Sports Network, victim of a Chinese hacker drive-by, is back online as it recovers and revamps security following a Sunday attack.
In an interview, Sports Network CEO Mickey Charles detailed some preliminary parts of its recovery plan and a few more details of the attack, which began early Sunday. As noted on Monday, Chinese hackers targeted SportsNetwork because they thought it was part of CNN, which is under attack for an anchorman's comments about Tibet.
"The hackers thought we were part of CNN, but we're just a source for CNNSI," said Charles. "Who do I call for an apology--the Chinese government? Luckily, we were able to recoup a lot of things right away."
The company's sports information and wire service was the priority when SportsNetwork brought its operations back up. Within a few hours, SportsNetwork, which primarily competes with Stats Inc., was serving its feeds to thousands of customers, which range from portals to most newspapers in the U.S. The data feeds (example right) represent the bulk of SportsNetwork's revenue. The company's site serves more as marketing showcase. That's why Charles wasn't freaking out Tuesday because his site still read:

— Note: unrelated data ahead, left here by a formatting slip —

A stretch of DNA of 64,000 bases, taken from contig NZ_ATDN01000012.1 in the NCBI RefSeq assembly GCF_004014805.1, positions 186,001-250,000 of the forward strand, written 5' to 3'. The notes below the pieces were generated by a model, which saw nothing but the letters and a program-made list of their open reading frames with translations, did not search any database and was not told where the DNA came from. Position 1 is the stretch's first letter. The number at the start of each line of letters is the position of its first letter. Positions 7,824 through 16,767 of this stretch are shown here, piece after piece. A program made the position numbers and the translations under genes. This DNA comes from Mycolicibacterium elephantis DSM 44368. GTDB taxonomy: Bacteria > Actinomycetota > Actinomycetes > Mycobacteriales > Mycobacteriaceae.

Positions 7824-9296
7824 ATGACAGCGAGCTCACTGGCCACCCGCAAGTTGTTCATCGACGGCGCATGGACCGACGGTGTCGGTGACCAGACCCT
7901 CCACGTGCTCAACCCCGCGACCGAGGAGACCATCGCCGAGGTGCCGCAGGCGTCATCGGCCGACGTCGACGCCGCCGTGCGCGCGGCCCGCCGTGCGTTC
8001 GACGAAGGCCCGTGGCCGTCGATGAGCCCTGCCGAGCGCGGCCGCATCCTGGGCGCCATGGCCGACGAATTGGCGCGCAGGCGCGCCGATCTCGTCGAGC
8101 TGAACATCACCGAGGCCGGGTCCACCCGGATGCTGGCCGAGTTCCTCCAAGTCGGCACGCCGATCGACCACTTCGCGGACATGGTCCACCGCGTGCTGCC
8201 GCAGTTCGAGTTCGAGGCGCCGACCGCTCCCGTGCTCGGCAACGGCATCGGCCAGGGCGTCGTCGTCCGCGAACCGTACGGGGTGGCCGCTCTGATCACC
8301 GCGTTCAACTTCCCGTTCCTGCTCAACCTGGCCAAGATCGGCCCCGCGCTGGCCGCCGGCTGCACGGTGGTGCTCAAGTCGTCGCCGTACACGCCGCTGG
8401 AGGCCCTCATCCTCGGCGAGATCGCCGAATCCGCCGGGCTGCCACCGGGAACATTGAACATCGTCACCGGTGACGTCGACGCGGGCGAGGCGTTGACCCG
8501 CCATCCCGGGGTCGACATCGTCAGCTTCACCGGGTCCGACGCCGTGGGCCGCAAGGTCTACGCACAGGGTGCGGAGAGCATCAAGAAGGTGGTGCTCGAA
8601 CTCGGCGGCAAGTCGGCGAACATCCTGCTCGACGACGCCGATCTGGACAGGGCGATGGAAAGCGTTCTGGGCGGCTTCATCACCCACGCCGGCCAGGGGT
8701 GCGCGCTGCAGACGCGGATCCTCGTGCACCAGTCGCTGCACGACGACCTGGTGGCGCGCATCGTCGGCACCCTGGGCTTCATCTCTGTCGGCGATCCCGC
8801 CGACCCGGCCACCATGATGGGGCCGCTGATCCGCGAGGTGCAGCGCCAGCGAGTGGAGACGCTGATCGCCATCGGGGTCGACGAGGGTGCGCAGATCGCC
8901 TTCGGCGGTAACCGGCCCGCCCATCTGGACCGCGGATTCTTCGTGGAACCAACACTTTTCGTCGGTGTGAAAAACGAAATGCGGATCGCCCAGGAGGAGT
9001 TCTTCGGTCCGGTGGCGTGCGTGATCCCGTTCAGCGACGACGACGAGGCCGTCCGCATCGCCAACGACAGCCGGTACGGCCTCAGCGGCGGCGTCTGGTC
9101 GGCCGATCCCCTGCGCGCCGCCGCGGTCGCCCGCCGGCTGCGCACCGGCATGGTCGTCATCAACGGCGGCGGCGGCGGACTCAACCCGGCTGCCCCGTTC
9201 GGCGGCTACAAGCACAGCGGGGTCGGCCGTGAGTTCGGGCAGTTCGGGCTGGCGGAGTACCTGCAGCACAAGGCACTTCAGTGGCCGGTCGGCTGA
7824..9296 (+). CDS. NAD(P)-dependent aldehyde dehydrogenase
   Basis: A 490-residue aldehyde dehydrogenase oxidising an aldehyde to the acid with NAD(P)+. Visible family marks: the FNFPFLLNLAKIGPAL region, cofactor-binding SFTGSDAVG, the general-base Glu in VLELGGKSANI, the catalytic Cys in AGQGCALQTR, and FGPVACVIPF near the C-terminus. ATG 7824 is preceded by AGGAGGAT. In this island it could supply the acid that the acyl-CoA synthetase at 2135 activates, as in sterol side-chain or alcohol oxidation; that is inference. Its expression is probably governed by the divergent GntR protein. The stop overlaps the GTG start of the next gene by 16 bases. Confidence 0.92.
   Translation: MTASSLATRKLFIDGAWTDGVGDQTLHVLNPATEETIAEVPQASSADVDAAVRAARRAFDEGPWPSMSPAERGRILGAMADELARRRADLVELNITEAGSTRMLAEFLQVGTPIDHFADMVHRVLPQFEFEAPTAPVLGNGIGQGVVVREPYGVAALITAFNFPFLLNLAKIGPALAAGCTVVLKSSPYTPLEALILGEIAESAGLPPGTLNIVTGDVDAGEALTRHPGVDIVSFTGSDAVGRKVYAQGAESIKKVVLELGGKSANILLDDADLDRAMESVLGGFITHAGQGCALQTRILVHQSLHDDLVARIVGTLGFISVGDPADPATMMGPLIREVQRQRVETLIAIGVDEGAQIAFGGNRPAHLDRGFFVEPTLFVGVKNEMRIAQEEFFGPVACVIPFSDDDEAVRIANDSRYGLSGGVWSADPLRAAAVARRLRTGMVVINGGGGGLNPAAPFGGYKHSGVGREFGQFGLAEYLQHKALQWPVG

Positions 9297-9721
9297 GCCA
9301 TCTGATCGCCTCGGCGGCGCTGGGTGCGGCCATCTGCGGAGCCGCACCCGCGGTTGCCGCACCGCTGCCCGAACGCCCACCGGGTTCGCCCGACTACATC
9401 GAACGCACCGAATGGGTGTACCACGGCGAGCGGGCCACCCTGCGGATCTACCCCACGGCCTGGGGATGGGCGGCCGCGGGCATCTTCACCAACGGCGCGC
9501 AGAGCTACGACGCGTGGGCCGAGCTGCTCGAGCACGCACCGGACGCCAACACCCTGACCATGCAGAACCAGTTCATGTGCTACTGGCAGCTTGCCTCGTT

The Sports Network website and other major news sites have been hacked by a political entity from China, and as a result are temporarily unavailable. We apologize for any inconvenience and hope to be back up and running as soon as possible. Thank you for your patience and understanding.
"The Web site isn't where the revenue stream is," said Charles. "It's just a showcase that bloomed and grew. It's not an advertising based model that sustains the company."
The lesson: Recover the revenue generating tools first. Sports Network, based in Hatboro, PA, has about 130 employees, a CTO and about 18 developers working on the site.
For now, Sports Network's recovery operation has been staffed by internal resources. Charles, a big HP customer, did note that he called HP, but was told there were no technical resources available for his company. "They said 'we're up to our ass with people calling us,'" said Charles.
As for security consultants, Sports Network hasn't used any yet, but Charles did note that the company may need "someone that knows Perl."
Will Sports Network change its security policies? Charles said on the security front his company had "all the things that everyone has" and noted that it's obvious that his firm will have to do more. The challenge is that any change the company makes will have to be echoed by more than 1,000 customers.
Sports Network may speed up plans to add another layer of security, but is leaving the planning to his CTO. Whatever Sports Network does it'll have to do so quickly. "The irony is we're sending a gang of people to Beijing for the Olympics," says Charles.